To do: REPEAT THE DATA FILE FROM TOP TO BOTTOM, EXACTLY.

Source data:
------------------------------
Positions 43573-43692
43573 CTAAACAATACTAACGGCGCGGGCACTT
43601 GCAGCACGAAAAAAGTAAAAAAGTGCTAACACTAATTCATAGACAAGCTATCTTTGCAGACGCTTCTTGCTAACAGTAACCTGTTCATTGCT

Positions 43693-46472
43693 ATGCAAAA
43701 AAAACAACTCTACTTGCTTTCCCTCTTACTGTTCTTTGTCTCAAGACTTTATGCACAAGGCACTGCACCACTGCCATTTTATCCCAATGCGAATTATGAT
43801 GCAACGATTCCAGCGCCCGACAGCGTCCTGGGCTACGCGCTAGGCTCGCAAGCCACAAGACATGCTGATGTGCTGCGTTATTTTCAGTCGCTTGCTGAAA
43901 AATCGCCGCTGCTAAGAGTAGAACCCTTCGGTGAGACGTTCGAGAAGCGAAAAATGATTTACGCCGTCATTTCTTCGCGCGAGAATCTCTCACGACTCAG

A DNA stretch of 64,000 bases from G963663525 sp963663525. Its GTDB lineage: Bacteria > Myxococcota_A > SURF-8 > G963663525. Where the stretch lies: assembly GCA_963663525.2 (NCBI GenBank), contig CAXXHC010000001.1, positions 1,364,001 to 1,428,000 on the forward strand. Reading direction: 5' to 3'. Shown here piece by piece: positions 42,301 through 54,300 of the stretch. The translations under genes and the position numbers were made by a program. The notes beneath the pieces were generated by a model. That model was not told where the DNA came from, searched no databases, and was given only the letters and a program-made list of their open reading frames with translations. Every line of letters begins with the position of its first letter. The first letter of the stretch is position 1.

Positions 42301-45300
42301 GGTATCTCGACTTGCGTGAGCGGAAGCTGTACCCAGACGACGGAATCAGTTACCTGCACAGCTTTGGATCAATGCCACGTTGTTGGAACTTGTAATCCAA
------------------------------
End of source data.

Positions 43573-43692
43573 CTAAACAATACTAACGGCGCGGGCACTT
43601 GCAGCACGAAAAAAGTAAAAAAGTGCTAACACTAATTCATAGACAAGCTATCTTTGCAGACGCTTCTTGCTAACAGTAACCTGTTCATTGCT

Positions 43693-46472
43693 ATGCAAAA
43701 AAAACAACTCTACTTGCTTTCCCTCTTACTGTTCTTTGTCTCAAGACTTTATGCACAAGGCACTGCACCACTGCCATTTTATCCCAATGCGAATTATGAT
43801 GCAACGATTCCAGCGCCCGACAGCGTCCTGGGCTACGCGCTAGGCTCGCAAGCCACAAGACATGCTGATGTGCTGCGTTATTTTCAGTCGCTTGCTGAAA
43901 AATCGCCGCTGCTAAGAGTAGAACCCTTCGGTGAGACGTTCGAGAAGCGAAAAATGATTTACGCCGTCATTTCTTCGCGCGAGAATCTCTCACGACTCAG

A DNA stretch of 64,000 bases from G963663525 sp963663525. Its GTDB lineage: Bacteria > Myxococcota_A > SURF-8 > G963663525. Where the stretch lies: assembly GCA_963663525.2 (NCBI GenBank), contig CAXXHC010000001.1, positions 1,364,001 to 1,428,000 on the forward strand. Reading direction: 5' to 3'. Shown here piece by piece: positions 42,301 through 54,300 of the stretch. The translations under genes and the position numbers were made by a program. The notes beneath the pieces were generated by a model. That model was not told where the DNA came from, searched no databases, and was given only the letters and a program-made list of their open reading frames with translations. Every line of letters begins with the position of its first letter. The first letter of the stretch is position 1.

Positions 42301-45300
42301 GGTATCTCGACTTGCGTGAGCGGAAGCTGTACCCAGACGACGGAATCAGTTACCTGCACAGCTTTGGATCAATGCCACGTTGTTGGAACTTGTAATCCAA